though, not a T-O-M.

That being said, it took me about 5months to start getting prints that
I was happy about (got my bot in Feburary 2010).

Just be patient, and you will be rewarded with good prints.

http://www.flickr.com/photos/48982649@N07/sets/72157625644168515/


I have a really dumb question, how do you upload an image into a post?
I haven't been able to find the instructions anywhere.


On Jan 6, 10:32 pm, DiyAddicts <adam_mar...@att.net> wrote:

Koen Kooi

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Jan 7, 2011, 1:11:17 PM1/7/11
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Op 7 jan 2011, om 19:05 heeft Aaron Double het volgende geschreven:

> Hey DiyAddicts,
>
> I printed some wobble arresters (not my arrester, natetrue's version,
> same one you have been playing with) yesterday as calibration objects
> for PLA.
>
> I figured you might be interested. I am using a very modified cupcake
> though, not a T-O-M.
>
> That being said, it took me about 5months to start getting prints that
> I was happy about (got my bot in Feburary 2010).
>
> Just be patient, and you will be rewarded with good prints.
>
> http://www.flickr.com/photos/48982649@N07/sets/72157625644168515/
>
>
> I have a really dumb question, how do you upload an image into a post?
> I haven't been able to find the instructions anywhere.

This is a mailing list, so you can just attach it to the mail :)

regards,

koen

Aaron Double

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Jan 7, 2011, 1:18:35 PM1/7/11
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Oh, I was getting too many emails from this so I turned that off. I
just look at it through the webpage. Maybe I need to adjust my
settings.

Thanks!

ddurant

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Jan 7, 2011, 1:23:57 PM1/7/11
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Those came out great, Aaron!

I know you've got Robs stepper driver on your bot - did you go for
1/16th steps on X & Y? I did on mine but haven't installed it yet.
Ed's post about steppers has made me a little nervous..

> This is a mailing list, so you can just attach it to the mail :)

Unless you're not using it as a mailing list and using http://groups.google.com
instead! :P


On Jan 7, 1:11 pm, Koen Kooi <k...@beagleboard.org> wrote:
> koen- Hide quoted text -

AARON DOUBLE

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Jan 7, 2011, 1:39:11 PM1/7/11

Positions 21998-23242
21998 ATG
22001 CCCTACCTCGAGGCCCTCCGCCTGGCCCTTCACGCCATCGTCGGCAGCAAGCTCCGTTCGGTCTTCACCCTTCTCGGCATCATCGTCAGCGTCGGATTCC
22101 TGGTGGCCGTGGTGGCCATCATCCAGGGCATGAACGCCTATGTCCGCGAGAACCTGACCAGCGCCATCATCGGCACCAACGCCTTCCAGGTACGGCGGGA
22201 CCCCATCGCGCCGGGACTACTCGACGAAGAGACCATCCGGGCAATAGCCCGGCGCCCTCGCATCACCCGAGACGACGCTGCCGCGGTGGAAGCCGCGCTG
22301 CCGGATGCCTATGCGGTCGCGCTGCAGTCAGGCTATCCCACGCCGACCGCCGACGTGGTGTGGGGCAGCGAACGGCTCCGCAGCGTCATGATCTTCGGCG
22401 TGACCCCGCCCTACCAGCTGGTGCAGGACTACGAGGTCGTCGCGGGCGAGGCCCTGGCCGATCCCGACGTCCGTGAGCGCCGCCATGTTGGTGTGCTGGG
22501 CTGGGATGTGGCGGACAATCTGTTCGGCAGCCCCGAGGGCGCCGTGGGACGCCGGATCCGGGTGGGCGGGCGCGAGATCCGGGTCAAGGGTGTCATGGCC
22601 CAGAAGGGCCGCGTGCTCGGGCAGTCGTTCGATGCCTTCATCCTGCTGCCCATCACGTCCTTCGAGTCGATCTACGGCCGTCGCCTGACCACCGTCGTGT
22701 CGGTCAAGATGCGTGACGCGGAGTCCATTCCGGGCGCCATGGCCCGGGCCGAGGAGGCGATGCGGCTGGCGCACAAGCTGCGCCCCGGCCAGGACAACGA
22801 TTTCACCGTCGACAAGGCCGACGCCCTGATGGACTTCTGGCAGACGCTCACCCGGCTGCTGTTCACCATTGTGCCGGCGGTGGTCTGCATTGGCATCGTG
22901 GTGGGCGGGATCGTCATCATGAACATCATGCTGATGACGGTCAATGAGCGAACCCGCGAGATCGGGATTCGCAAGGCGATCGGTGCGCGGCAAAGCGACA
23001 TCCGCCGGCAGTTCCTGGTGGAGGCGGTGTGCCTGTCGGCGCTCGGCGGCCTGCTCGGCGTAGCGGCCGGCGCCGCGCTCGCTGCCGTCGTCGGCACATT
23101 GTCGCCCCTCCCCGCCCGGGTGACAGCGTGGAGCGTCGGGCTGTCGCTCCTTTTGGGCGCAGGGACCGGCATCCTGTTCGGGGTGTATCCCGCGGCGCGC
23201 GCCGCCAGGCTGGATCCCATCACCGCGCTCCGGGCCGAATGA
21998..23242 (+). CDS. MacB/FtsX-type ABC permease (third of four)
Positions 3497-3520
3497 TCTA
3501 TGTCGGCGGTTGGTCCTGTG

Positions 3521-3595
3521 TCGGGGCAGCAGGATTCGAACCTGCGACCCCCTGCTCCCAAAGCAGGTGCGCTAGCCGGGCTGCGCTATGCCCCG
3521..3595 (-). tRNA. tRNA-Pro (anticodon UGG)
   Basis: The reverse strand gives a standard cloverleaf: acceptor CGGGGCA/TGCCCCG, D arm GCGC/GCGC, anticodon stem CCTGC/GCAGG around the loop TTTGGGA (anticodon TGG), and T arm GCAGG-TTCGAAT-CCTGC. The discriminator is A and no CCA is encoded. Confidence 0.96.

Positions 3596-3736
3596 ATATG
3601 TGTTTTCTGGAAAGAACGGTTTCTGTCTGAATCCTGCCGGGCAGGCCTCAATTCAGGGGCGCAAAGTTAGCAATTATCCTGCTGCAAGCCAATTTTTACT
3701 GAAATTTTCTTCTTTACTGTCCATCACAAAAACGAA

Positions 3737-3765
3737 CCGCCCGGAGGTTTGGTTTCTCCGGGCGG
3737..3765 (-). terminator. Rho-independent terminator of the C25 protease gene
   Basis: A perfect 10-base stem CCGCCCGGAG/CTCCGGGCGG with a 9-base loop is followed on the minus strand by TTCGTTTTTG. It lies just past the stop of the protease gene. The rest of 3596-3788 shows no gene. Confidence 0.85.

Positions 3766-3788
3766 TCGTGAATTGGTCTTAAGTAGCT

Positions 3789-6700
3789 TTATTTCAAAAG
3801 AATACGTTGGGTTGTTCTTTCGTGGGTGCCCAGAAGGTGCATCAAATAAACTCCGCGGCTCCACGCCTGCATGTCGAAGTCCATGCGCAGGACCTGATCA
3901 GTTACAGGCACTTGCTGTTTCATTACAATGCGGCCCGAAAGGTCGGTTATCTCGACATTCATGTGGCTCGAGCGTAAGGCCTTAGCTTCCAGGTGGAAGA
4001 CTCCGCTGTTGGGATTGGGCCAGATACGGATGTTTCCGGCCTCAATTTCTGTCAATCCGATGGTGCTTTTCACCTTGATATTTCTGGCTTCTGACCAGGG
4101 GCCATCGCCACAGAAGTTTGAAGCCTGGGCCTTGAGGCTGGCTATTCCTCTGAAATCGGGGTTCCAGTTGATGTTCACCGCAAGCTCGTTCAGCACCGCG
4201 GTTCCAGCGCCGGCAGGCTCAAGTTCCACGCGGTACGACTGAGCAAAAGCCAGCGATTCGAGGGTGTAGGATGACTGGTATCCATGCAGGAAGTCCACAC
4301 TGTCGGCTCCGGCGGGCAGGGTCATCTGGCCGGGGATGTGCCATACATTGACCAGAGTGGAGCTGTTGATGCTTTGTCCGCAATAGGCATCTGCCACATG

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Hey Dave,

Yes, I have Rob's PSMD running at 1/16th step, I feel like I have more torque with this over the makerbot old school steppers and I've been running it for about 5 hours today and the X stepper is not ever warm to the touch.

I also don't have the pots turned up. One of the interesting things that came out of this is the steppers are so quiet now that it's slightly musical, definitely different tones happening, I find it fun, my wife liked the louder buzzing more, easier for her to tune it out. I turned up the current a bit to make her happy.

DiyAddicts

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Jan 9, 2011, 7:52:05 PM1/9/11
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> Sorta the whole point was that the leaning you saw when you turned off
extra shells wasn't really about there being extra shells on the
object or not. Turning off the extra shells just left skeinforge
enough room to fill in the center of the arms on the object and the
moves needed to do that fill triggered the lean.

Yeah sorry it took me so long to understand that :S


> Your X or Y is indeed slipping. Maybe it only slips when you're doing
a difficult print like this one with lots of back & forth scribbles
but it is slipping and this will likely come back and bite you on some
other object. It could be that some other object slips when extra
shells are at their default settings. Or it could only happen when you
turn them up. Or down.

I got the slipping problem fixed finally. I ended up swapping to a different power lead off the power supply and that seemed to do the trick. There was a very slight skip left after that, and bringing the travel rate down a hair got it the rest of the way.

photo1 attached attached is with 0 shells. There is not near enough plastic, but at least it printed without a lean!

>Wow. That's.. uh.. not very good. Hopefully MBI will have a solution
soon for all the people reporting motor/power troubles. A working
extruder isn't really an optional bit on a 3D printer.

Yeah I am definitely having some problems with power. After changing my PID settings the temp got a lot closer, went from about 19 degrees total temp swing to about 7-8 degrees.

I am still noticing my extruder slowing down (audibly) every time HBP kicks on to heat. So I figured I would turn it off and see what happened. Now with the HBP turned off the extruder still slows down but it much shorter burst. I moved some wires so I could see the extruder heater led, and now that I can see it, it shows that every time that heater kicks on it is also slowing down the extruder.